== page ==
Three years ago, Maira fled El Salvador, crossed into the United States illegally and asked for asylum. She says her partner of 12 years was abusive, physically and emotionally, and that she has scars on her body to prove it.
But she's waited a long time for her asylum hearing in New York.
The Trump administration is dispatching immigration judges from around the country to courts that are closer to the southern border as part of its crackdown on illegal immigration. That decision is draining resources from New York City's immigration court — the busiest in the nation, with a backlog of 80,000 cases.
"I want a definitive answer; it's really important to be with my family. And to be waiting and waiting is an anguish for me," she said in Spanish. She asked that NPR not use her full name to protect her privacy as a victim. Her lawyer, Shouan Riahi, who is with Central American Legal Assistance, translated.
Maira wants asylum so she can bring her children here. Her hearing was eventually scheduled for March. But a week before, her lawyer learned the judge was headed to hear cases in Louisiana. Maira's date was rescheduled for October 2018.
Federal officials declined to comment on the personnel moves.
But through interviews with attorneys and other sources around the country, WNYC determined at least eight of New York City's 29 immigration judges have been temporarily reassigned since March to hear cases in Texas and Louisiana.
That only makes the problem in New York worse. These days, people are waiting on average more than two years to have their cases heard in the city's immigration courts.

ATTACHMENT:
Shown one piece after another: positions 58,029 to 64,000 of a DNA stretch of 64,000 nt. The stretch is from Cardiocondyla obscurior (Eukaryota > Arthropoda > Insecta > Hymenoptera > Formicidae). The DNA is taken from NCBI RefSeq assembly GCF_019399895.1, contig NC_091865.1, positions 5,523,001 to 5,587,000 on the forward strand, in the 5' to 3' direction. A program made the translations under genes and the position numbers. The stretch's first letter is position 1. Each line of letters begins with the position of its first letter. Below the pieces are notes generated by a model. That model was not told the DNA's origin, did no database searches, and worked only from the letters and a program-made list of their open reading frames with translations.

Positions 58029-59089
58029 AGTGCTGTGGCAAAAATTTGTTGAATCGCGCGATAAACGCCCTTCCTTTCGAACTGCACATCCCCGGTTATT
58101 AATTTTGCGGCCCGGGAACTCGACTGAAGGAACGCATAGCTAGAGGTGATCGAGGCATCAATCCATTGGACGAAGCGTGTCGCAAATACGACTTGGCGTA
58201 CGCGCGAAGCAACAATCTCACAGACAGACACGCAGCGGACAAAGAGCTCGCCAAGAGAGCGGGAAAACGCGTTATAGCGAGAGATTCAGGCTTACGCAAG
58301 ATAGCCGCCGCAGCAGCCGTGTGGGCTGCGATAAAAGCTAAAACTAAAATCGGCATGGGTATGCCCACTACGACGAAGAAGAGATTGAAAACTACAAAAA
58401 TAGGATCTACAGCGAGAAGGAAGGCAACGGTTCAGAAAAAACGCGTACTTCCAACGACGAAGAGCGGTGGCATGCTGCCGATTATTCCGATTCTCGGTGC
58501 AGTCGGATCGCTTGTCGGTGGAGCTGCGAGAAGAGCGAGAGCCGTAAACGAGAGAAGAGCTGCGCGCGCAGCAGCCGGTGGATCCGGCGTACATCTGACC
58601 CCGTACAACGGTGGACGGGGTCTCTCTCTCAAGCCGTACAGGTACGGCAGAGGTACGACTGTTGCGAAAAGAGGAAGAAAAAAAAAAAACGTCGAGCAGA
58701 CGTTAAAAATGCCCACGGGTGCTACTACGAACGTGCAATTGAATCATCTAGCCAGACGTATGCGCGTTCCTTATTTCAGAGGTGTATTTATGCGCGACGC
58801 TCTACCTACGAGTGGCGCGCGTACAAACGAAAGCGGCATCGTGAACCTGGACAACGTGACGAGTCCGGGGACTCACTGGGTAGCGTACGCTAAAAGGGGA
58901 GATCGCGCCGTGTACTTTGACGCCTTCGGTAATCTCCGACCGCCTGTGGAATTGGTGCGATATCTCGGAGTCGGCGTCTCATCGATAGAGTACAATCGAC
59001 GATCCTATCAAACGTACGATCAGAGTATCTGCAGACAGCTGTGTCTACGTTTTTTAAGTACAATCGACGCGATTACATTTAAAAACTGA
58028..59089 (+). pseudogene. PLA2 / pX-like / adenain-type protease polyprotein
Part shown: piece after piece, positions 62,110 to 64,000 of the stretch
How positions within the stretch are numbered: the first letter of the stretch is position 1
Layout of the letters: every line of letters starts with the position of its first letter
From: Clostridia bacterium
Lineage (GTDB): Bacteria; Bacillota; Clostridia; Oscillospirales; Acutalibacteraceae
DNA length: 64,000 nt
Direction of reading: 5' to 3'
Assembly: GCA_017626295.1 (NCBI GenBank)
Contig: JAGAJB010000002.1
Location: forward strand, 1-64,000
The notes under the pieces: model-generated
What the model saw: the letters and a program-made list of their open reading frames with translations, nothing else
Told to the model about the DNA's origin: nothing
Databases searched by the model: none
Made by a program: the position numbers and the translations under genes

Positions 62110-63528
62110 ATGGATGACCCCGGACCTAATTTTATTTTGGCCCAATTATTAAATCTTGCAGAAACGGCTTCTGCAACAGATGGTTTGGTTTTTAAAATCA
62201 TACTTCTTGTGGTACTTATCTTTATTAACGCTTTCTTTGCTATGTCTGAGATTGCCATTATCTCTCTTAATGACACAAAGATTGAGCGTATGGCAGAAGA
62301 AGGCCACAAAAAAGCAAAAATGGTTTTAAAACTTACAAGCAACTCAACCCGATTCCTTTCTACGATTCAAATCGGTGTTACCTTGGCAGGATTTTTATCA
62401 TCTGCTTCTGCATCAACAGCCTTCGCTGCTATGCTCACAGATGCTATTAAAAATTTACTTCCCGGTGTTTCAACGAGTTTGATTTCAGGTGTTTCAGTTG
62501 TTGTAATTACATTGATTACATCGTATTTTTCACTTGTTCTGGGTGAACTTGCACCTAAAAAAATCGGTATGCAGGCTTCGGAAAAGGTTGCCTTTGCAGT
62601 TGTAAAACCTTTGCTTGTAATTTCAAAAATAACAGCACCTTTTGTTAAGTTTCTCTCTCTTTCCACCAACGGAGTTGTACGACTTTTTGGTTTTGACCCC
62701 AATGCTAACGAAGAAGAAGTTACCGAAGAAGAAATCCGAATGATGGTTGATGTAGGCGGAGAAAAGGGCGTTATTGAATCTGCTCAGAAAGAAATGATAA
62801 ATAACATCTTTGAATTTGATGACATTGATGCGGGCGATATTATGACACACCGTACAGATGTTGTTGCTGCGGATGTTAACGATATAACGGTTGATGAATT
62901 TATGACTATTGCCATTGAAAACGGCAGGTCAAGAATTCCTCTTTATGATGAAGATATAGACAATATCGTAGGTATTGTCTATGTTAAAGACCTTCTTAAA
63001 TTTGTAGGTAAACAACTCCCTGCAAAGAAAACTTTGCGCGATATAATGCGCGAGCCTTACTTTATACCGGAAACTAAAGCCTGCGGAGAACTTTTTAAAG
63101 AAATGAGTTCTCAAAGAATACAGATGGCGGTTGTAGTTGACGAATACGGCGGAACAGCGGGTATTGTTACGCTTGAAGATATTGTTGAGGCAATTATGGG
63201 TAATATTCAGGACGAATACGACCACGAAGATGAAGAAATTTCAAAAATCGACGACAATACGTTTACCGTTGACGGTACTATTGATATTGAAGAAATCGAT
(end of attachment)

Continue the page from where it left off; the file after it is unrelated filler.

"If they have children who are abroad, that will delay family unification, or spousal reunification if their spouse is abroad," says immigration lawyer Bryan Johnson. He's based on Long Island and represents people seeking asylum.
Across the country, the backlog in the nation's immigration courts more than doubled as former President Obama deported more people. The Trump administration says it plans to hire 50 more immigration judges. But experts say that's still not enough.
Louisiana attorney Ken Mayeaux questions the recent reassignments.
"I don't really think that they need all these judges," he says.
That's because the judges sent down south are hearing the cases of immigrants in detention, including people who illegally crossed the border. Yet those numbers have declined since Trump took office.
Meanwhile, immigrants in the southern detention centers wait just a month or two for their hearings, according to researchers at the Transactional Records Access Clearinghouse at Syracuse University. So, why move judges from the clogged courts of New York?
Retired immigration judge Paul Wickham Schmidt has one answer.
"Nobody cares what's happening on the home docket," he said. "It's all about showing presence on the border."
But another former immigration judge, Andrew Arthur, says there's a logic to the strategy, because it discourages illegal crossing. Arthur is now a fellow at the Center for Immigration Studies, a think tank that wants to limit immigration.
"The quicker that you hear the cases the less likely that an individual is to be released," he said, "therefore the less likely another group of individuals are to attempt to make the journey to the United States."
Recently, Maira, the immigrant in New York, got a resolution to her case. Her lawyer convinced the judge to swap court dates with someone else. And after hearing the case last month, the judge granted her asylum. Maira hugged her lawyer outside the courthouse.
"Tengo muy contento," she said, which means: "I'm very happy."
Others may not be so lucky. The Trump administration has now ramped up arrests north of the border, adding to the dockets in the nation's immigration courts.